The following editorial appeared in the (Vancouver, Wash.) Columbian:
Donald Trump’s first year in office was not marked by major foreign policy achievements. But with the new year comes a new opportunity for his administration as a window opens to modernize the Columbia River Treaty with Canada.
The current treaty was signed in 1964 and governs hydropower and flood control operations on the Great River of the West, which forms from its headwaters in Canada and runs for 1,200 miles before emptying into the Pacific Ocean near Ilwaco.
The treaty doesn’t expire, but either nation could cancel some of its provisions after September 2024 with a 10-year notice.
The process of preparing to open the negotiations has been underway since the Obama administration. Earlier this month the Trump administration announced the two countries would open treaty negotiations in 2018. Although the document has been in force successfully for all these years, the treaty does not address modern-day concerns such as fish survival. As U.S. Sen. Maria Cantwell noted, modernizing the treaty to balance flood control, hydropower and environmental protections would benefit both nations.
The river has been used by humans for centuries before Lewis and Clark’s Corps of Discovery. Today it’s a highway, a habitat, a recreation spot, and used for disposal of waste. It’s a source of hydroelectricity and water for irrigation. Its reservoirs in Canada help control U.S. flooding.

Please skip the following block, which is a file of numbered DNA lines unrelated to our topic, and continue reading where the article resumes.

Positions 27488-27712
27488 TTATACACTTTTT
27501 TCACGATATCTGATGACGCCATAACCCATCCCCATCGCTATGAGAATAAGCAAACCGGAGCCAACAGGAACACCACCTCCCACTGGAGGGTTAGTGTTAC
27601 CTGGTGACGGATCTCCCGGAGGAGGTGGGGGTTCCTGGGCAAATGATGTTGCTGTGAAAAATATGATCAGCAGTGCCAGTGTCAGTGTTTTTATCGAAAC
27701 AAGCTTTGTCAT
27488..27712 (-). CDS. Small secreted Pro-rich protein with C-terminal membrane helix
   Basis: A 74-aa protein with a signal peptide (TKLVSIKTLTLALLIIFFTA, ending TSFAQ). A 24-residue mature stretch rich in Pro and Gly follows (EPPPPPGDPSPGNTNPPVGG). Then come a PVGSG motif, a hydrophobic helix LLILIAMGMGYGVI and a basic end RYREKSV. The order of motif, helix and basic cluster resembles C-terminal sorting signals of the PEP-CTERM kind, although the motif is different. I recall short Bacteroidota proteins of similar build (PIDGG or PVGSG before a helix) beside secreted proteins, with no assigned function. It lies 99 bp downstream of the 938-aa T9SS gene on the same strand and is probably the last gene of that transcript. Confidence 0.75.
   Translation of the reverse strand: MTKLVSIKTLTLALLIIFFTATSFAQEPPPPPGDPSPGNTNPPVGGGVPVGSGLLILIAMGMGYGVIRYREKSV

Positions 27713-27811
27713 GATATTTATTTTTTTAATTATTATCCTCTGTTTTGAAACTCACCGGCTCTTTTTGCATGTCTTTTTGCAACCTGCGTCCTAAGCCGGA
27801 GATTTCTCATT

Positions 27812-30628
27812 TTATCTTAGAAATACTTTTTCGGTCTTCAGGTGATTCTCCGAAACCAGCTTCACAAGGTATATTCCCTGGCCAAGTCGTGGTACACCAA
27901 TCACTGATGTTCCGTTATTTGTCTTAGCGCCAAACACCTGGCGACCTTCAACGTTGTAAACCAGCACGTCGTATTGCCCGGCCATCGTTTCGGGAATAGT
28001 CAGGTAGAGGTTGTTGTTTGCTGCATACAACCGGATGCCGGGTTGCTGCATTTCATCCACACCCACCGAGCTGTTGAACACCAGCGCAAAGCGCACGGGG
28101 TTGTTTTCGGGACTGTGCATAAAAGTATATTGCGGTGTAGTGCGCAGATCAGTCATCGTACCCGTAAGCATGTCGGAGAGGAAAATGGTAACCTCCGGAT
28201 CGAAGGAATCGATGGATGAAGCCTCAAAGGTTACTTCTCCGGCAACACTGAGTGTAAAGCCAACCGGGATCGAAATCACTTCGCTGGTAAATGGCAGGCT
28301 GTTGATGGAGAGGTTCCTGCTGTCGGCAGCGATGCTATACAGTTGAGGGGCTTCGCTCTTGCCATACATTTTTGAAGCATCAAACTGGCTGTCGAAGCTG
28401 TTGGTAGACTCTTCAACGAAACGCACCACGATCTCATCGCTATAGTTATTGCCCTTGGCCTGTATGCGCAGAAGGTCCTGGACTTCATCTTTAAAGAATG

People in both nations rely on this river, and as negotiations open, there are a lot of stakeholders who will need to be heard from. Some of the most important stakeholders weren’t part of the 1964 agreement.
Tribal governments would like to see the river flow more naturally, with additional water releases in dry years to aid salmon, according to a recent article in The Spokesman-Review. Upstream tribes, including those in Canada, would like to talk about the possibility of restoring salmon runs above Grand Coulee Dam.
Meanwhile a coalition of more than 80 Pacific Northwest utilities would like to renegotiate their annual payment of $250 million to $300 million to Canada as reparations for building and maintaining water storage in Canada to benefit hydropower generation in the United States. The utilities contend the formula is outdated and results in large overpayments to Canada that in turn are passed on to U.S. electrical customers.
The negotiators will also have to consider the impacts of global warming. Although many in the Trump administration may question its impact, scientists foresee a day when the U.S. snowpack will dwindle and Canada’s will be more important.
Will the Trump administration be up to the challenge? We earnestly hope so. Other than announcing that negotiations would begin, the only other thing Trump has done so far is dig up an old, badly flawed idea to sell federal hydroelectricity assets, such as the Bonneville Power Administration, to private utilities. Instead, negotiators would be much better served to consider all ideas fully and fairly, regardless of ideology.
Although the treaty is little-known to most Northwest residents, it’s easy to see why the issues it addresses form the bedrock of our economy and lifestyle. Modernizing the treaty to suit current and future needs is critical to both nations. We’re hoping that the process can result in better management of the river and a major foreign policy accomplishment for our president.